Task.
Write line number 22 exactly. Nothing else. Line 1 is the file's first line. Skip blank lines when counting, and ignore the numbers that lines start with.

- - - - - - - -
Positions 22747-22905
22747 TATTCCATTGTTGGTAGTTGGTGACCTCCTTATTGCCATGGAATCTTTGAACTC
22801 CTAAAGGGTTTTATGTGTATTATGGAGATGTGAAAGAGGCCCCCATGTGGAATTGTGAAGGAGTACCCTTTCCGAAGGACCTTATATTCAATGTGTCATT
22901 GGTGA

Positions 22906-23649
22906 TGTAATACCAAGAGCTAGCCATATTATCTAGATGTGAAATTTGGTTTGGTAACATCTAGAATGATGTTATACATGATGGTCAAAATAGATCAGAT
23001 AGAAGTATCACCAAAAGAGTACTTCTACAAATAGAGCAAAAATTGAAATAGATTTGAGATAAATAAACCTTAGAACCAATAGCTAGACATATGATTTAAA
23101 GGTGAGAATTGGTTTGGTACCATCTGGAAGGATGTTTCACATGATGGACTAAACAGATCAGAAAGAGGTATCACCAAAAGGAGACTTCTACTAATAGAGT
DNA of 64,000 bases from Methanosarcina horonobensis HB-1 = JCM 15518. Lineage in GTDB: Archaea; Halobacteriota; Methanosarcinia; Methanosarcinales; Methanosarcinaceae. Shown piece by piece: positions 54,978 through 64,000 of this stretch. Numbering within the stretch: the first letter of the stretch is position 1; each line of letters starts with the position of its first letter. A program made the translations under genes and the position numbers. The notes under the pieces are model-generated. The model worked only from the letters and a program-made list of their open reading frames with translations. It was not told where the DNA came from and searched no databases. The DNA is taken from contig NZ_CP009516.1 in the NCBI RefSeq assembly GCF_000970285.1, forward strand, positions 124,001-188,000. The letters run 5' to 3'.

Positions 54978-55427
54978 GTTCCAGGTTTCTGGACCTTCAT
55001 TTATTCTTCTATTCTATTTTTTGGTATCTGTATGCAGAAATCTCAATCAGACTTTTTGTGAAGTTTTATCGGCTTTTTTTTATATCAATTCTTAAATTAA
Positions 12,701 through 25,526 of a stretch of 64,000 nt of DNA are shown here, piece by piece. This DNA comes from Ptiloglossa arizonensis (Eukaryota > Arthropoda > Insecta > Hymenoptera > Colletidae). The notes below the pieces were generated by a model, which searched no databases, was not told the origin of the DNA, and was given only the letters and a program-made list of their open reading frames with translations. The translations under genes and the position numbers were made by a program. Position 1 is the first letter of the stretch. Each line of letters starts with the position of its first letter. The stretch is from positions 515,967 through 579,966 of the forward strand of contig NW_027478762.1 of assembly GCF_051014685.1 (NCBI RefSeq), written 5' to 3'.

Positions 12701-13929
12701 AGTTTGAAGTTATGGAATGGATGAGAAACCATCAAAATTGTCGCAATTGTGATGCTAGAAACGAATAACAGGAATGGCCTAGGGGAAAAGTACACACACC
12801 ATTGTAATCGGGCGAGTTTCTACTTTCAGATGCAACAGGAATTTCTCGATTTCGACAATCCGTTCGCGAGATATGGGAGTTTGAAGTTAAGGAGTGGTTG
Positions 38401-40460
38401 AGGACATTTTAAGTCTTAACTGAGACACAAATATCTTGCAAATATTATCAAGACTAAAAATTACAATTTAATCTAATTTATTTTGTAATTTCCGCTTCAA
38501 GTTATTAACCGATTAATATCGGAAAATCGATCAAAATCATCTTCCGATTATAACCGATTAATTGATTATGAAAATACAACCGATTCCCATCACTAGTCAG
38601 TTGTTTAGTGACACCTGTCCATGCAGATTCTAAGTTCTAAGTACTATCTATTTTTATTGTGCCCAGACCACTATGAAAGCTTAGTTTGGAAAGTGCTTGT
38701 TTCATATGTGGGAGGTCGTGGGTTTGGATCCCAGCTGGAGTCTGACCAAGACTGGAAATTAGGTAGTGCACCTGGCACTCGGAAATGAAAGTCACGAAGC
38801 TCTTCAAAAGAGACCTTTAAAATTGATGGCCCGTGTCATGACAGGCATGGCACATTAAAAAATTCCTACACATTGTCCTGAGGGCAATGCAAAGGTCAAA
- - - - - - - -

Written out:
38801 TCTTCAAAAGAGACCTTTAAAATTGATGGCCCGTGTCATGACAGGCATGGCACATTAAAAAATTCCTACACATTGTCCTGAGGGCAATGCAAAGGTCAAA